Le Journal de Montréal
The April 26, 2012, front page of Le Journal de Montréal
|Owner||Quebecor (Sun Media)|
267,168 Sundays in 2010
Le Journal de Montréal is a daily tabloid newspaper published in Montreal, Quebec, Canada, and is the largest-circulation French-language newspaper in North America. Established by Pierre Péladeau in 1964, it is owned by the Sun Media division of Quebecor Media. It is also Canada's largest tabloid newspaper. Its head office is located on 4545 Frontenac Street in Montreal.
Le Journal de Montréal covers mostly local and provincial news, as well as sports, arts and justice. While it prints no editorials, it is famous for its sensationalism and populist Quebec-nationalist perspective. It is the only Montreal newspaper that prints on Sundays, ever since La Presse and The Gazette dropped the Sunday editions most recently.
Le Journal de Montréal is the newspaper with the highest circulation in Quebec. In 2004, it attained 320,658 Saturday-edition copies sold, exceeding its nearest competitor, La Presse, by 40,000 copies.
Taking advantage of a labor dispute in La Presse, the leading daily newspaper in Montreal at the time, businessman Pierre Péladeau launched new tabloid newspaper. The first issue was launched on newsstands June 15, 1964. Although Péladeau's newspaper would evolve for several years, the first edition was compiled in a single weekend.
Over the years, the newspaper gained a substantial share of increasingly important market, sending a significant amount of copies to the American state of Florida. Florida is a popular destination for the many Quebecers, who reside there for the winter each year.
In the wake of its expansion, the paper enlisted the services of several renowned journalists who previously had worked for competitors, including Jacques Beauchamp and André Rufiange. But one of the key journalists of this tabloid was Gérard Cellier, a French immigrant who landed in Quebec in 1956. When launching the Le Journal de Montréal, Pierre Peladeau could rely on Cellier's services to carry out the destiny of the tabloid. Appointed Director in 1964, Cellier remained in office until 1985, eventually becoming director of information and production. For 21 years he was largely responsible for the success of this newspaper, and in many respects, was one of the spearheads of the Quebecor empire. He died of cancer in 1997.
The Courrier du cœur was maintained by the Réjeanne Desrameaux, a prominent personality in the arts in Quebec. Then, following the death of Desrameaux, Solange Harvey took over the column, known as Le courrier de Solange' for 25 years. She was hired by Jacques Beauchamp in 1976.
Le Journal de Montréal earned a reputation as a sports and news item oriented newspaper until the early 2000s. Inspired by the tabloids of Britain, it has gradually specialized in investigating reports and infiltrations. The space allocated to ews items has decreased significantly and opinion pages have appeared.
Le Journal de Montréal has a more populist tone than that of its main competitors. It is also distinguished by its investigative journalism. In 2003, one of its journalists, Brigitte McCann, infiltrated the Raëlians, over the course of nine months, before publishing a series of reports and eventually a book. Following a series of investigations into the Hells Angels motorcycle gang, reporter Michel Auger became the victim of an attempted assassination by individuals associated with the outlaw motorcycle gang.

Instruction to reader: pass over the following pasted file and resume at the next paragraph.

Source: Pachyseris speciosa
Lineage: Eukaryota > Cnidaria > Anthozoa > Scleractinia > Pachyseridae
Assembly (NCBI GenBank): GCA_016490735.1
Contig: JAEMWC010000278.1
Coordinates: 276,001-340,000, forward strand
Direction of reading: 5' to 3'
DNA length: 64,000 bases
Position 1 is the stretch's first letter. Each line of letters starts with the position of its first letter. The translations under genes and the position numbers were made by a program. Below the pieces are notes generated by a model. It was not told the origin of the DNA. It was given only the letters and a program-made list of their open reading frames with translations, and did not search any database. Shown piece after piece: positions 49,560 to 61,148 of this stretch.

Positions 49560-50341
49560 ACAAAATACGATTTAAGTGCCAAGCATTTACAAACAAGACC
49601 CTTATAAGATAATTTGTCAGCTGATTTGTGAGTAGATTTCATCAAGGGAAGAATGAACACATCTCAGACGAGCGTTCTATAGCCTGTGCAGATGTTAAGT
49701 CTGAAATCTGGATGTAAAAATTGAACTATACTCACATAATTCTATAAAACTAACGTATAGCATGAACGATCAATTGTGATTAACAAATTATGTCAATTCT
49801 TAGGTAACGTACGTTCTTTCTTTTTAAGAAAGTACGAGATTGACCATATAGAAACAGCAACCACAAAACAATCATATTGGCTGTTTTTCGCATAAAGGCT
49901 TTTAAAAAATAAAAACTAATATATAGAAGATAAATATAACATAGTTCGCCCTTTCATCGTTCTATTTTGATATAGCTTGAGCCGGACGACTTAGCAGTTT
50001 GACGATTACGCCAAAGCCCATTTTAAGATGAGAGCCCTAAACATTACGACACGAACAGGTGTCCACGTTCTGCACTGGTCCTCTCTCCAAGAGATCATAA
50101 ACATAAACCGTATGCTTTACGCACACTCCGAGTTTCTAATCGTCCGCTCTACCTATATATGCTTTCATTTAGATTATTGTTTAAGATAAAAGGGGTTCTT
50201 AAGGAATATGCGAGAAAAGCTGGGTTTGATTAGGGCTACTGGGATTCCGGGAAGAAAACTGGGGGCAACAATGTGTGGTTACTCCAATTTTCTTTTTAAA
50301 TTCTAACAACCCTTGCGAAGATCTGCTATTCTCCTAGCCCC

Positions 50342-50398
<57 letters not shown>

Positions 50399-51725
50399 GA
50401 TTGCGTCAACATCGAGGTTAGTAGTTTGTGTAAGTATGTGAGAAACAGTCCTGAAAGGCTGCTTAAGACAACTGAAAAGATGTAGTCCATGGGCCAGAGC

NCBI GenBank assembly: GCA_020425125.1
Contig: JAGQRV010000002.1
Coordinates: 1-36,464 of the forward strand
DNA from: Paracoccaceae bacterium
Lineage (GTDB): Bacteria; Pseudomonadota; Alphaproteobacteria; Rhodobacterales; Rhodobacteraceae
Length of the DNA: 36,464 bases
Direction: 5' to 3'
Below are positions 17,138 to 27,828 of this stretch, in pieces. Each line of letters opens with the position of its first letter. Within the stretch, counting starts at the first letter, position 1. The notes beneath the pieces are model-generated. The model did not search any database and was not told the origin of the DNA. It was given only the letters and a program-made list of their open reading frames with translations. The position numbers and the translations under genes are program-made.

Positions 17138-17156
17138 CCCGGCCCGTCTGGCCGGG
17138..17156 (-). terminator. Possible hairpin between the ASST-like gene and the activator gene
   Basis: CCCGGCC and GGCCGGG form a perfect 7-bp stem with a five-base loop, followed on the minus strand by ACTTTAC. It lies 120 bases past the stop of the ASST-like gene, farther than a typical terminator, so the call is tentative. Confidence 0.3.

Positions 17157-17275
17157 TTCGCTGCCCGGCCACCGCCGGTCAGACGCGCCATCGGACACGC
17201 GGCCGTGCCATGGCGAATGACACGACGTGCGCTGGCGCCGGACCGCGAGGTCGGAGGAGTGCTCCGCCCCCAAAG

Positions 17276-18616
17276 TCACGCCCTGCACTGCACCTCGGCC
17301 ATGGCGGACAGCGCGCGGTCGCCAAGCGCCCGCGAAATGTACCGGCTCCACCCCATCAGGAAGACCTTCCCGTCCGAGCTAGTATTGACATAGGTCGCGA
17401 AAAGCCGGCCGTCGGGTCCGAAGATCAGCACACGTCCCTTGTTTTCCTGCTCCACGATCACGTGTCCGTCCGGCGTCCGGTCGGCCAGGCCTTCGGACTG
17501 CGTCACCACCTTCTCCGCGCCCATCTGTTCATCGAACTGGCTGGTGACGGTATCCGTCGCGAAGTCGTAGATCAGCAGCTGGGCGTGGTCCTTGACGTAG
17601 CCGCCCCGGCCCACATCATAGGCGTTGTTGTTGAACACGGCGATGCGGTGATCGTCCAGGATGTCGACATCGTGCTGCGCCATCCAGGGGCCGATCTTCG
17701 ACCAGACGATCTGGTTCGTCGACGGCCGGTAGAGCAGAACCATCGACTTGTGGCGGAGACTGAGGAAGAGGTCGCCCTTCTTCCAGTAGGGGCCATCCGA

In September 2005, the newspaper underwent a major graphical overhaul to make it appear more modern. This change was accompanied by the addition of several new columnists, including journalist and television host Richard Martineau, former Quebec government ministers Yves Séguin and Joseph Facal, former federal government Minister Sheila Copps,former hockey player Guy Lafleur and the ex-hacker Mafiaboy.
On January 24, 2009, Quebecor Media locked out 243 of its unionized staff, who are members of the Confédération des Syndicats Nationaux. At the heart of the dispute, was the increased convergence between media outlets in the group, job cuts in the classified advertising and accounting departments, and the lengthening of the workweek. Three days after the conflict began, a strike mandate was passed by the affected employees. The locked out workers published their own, competing newspaper, called Rue Frontenac, which was published on paper weekly and more often online. Le Journal de Montréal continued to publish with the use of strikebreakers, managers, and wire services. After 25 months on strike, 64% of unionized employees agreed to a settlement proposal submitted by an arbitrator to the case.
See also 
- "Daily Newspaper Circulation Statement for the 12 Month Period Ended December 2011". Toronto: Canadian Circulations Audit Board. Retrieved April 2, 2012.
- "The Great JOURNAL DE MONTRÉAL Adventure". Le Journal de Montréal. Retrieved 2008-08-28.
- See, for instance: Don Macpherson (2008-01-17). "Le Journal discovers that fearmongering sells newspapers". The Gazette. Retrieved 2008-08-28.
- Daniel Groulx, Vue d'ensemble des médias québécois, in L'annuaire du Québec 2006, Fides, Montreal, 2005, p. 422.
- Quebecor Inc., Journal de Montréal, historique
- Riga, Andy (December 4, 2010). "Protesters march in solidarity with Journal de Montréal workers". Montreal Gazette.
- La Presse Canadienne Vote de grève à 99 pour cent au Journal de Montréal, après le lock-out
- Baillargeon, Stéphane (27 February 2011). "L’offre patronale est acceptée à 64 % au Journal de Montréal: La rédaction perd plus de la moitié de ses effectifs". Le Devoir.